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    I disagree, the term "Braindead" appeals more to me! :001_tt1:
     
  17. leashedForLife

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    think back, Rob - way, way back... - are there things U were forced to do as a child?
    do U continue to enjoy them as an adult? How many grown-ups who were forced to do their piano-practice
    still play as adults, with pleasure?

    i was forced to attend Brownie meetings, & not only did i find them dead-boring, but i hated the Brownies
    for years afterward, & deeply resented my mother's insistence on going to dull meetings with girls that lived
    a long way off, whom i never got to know.

    conversely, i loved 4-H & altho the kids came from a 40-minute surrounding area, we were all farm-kids
    who had something in common & we felt comfortable together, while Brownies was a bizarre mix of future
    sorority sisters destined for Ivy league colleges & down-at-heel rural poor, with everything in between.
    * flooding is a common cause of hypervigilance, distrust & hypersensitization:
    far from forcing the dog to relax & 'burn-out' their fearful or resistant emotions, it sets the dog up
    to be extremely aware of anything that might indicate a repeat event.


    IOW - flooding backfires: it does not make things better, & it often makes things worse.

    * Cesar Millan insists on grooming the Maltese who was terrified of scissors around his face? flooding.
    what happened? the Dawg-Wrassler was bitten quite badly, & IMO predictably, & the dog was not
    any more 'relaxed' than before. [Cesar was also doggone lucky that the owner was an RN, who cleaned
    & dressed his bloody hands. Another day, another dog - another scar; there's a warning there, IMO.]


    * Sophia Yin uses steady pairing of handling or grooming with treats, on a known fearful dog?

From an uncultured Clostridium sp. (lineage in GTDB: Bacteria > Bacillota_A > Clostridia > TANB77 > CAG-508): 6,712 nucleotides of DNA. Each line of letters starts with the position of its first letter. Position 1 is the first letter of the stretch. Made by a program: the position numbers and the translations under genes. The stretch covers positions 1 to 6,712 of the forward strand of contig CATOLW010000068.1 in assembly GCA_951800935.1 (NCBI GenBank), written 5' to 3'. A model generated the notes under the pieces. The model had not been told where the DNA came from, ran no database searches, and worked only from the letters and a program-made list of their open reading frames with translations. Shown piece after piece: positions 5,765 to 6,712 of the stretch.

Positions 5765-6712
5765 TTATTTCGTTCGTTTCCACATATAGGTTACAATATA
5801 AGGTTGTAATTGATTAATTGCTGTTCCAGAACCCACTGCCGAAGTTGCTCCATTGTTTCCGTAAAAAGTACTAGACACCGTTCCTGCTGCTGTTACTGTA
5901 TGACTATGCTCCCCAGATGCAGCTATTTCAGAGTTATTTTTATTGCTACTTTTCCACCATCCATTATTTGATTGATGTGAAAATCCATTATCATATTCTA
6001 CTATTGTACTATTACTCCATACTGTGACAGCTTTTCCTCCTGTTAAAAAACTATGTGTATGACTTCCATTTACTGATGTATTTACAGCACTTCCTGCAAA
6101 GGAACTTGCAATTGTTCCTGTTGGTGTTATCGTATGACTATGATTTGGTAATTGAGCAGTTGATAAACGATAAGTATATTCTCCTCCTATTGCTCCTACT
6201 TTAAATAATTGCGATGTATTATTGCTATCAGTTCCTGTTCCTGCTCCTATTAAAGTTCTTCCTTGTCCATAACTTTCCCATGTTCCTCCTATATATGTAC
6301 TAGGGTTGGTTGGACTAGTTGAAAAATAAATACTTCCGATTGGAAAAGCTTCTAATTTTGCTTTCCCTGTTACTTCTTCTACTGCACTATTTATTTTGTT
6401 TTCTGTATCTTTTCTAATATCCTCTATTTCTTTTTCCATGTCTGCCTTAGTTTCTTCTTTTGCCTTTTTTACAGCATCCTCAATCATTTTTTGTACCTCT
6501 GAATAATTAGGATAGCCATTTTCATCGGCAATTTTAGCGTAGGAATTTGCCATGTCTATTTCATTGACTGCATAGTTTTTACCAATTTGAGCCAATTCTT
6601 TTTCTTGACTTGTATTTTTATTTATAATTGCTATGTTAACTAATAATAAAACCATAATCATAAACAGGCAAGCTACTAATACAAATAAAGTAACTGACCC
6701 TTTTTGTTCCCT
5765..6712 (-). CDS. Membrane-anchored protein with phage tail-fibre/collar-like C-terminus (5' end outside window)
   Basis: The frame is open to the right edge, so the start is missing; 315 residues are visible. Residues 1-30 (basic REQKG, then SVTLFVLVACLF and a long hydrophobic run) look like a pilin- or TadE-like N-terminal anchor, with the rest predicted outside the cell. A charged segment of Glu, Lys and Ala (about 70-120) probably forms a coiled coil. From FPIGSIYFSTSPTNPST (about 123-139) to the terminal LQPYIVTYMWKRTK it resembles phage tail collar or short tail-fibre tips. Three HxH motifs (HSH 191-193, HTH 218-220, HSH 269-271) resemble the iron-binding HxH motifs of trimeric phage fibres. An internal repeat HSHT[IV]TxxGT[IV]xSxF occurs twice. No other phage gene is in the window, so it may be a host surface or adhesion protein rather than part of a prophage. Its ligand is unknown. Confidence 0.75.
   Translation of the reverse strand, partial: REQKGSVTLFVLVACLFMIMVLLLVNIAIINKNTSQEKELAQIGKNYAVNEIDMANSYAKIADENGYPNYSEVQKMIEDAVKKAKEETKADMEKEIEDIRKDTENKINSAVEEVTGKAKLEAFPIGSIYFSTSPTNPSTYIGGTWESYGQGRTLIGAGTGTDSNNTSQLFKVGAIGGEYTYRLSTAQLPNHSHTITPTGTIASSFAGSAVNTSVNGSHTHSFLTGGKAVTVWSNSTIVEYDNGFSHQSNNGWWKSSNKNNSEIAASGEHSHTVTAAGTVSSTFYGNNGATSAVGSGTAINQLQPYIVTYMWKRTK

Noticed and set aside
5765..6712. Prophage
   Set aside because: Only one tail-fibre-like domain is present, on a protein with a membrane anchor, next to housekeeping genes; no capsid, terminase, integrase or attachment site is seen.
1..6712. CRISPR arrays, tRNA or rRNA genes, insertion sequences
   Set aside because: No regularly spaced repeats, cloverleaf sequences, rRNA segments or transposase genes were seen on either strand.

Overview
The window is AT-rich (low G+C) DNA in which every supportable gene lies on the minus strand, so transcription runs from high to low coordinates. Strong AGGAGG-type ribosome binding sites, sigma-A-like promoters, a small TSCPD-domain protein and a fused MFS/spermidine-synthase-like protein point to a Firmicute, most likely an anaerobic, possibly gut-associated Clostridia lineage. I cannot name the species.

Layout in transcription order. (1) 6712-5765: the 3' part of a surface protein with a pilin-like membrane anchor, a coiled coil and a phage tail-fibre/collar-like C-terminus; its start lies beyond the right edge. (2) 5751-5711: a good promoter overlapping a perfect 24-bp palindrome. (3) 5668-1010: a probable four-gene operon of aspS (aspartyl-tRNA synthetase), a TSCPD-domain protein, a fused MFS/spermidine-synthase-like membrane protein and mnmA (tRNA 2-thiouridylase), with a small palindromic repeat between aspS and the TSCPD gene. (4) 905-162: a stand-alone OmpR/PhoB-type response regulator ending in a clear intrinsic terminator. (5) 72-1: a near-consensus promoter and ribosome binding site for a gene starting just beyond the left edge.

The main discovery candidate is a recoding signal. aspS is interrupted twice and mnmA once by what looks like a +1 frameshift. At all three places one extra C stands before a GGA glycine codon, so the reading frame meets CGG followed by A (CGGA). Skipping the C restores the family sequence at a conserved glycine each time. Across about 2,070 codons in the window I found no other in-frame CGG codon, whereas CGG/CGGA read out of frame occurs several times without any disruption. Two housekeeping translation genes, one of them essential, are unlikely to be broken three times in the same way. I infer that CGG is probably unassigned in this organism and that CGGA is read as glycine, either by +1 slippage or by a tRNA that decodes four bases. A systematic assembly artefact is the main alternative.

not flooded; the dog learns a new & happy association, & over time grows comfy with the procedure.

    See YouTube for 3 videos:
    * Safe or unsafe handling of an aggro dog? [Yin's commentary, CM/DW clip of the Maltese - who is not aggro,
    but deeply fearful]
    YouTube - Safe or Unsafe Handling of an Aggressive Dog

    * dog aggro during nail trims [Yin]
    YouTube - Dog Aggressive for Toenail Trim | drsophiayin.com - Note: Dr Yin's helper is not well-co-ordinated, & they also go on
    for too long a time with some steps [tapping the nail: tap, tap, tap, tap, tap... cut it OUT, can'tcha?!?...]
    or they hustle from one stage to the next step too quickly; the quicker U go, the behinder U get.
    words to live by in B-Mod - the dog's reactions determine the speed of progress, & stopping before a blow-out
    saves much struggle & regret.

    * Tucker nail trim
    YouTube - CIA Case File: 'Tucker' Nail Trim
    a Canis Film Festival winner: an Airedale who was rolled & pinned from young puphood
    has become dangerously sensitized & violently resists any restraint or handling; a clicker & treats
    are introduced, & in real time he learns to offer his paw & allow it to be held, & a claw clipped. :thumbup:
     
  18. RobD-BCactive

    RobD-BCactive PetForums VIP

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    Yes, I was forced to go on walks! I'd rather have doen something else, but then as teenager when we got our 2nd dog, I became the lead walker. I was made to eat spinach, which I hated but like now.

    However reason and persuasion and premacking were the common levers, not physical force. On stuff like "Scouts" I had a free choice. School homework was "forced" by the Teachers, and occasionally I'be been accused of over keen study since then, though I hated it at time :)
     
    #18 RobD-BCactive, May 10, 2011
    Last edited: May 10, 2011
  19. RobD-BCactive

    RobD-BCactive PetForums VIP

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    I will be on the look out, personally it was stupid and sickening. The woman could hve walked my dog around the horse, because he was not reacting or fearful. I would not have wanted her to take him very close if he showed any distress.

    Terry, I did what I could, and it's partly because the lady owner was sensibly doing Cleo38 style livestock desensitisation that the trainer/horse carer, offered to take into the paddock. It was great to see her pass, and the dog over 5 pass by's go from spazzing out, to realising she was safe & it was fun with her owner.

    Let's hope the dog doesn't focus on the horse next time, or become hyper-vigilent in that place. Thanks for explaining what is wrong with the over-threshold approach, the trouble is, some ppl there would have been impressed, wheras I was unhappy at the way the dog was treated. To the coercion camp, my feelings would look extremely wet!
     
    #19 RobD-BCactive, May 10, 2011
    Last edited: May 10, 2011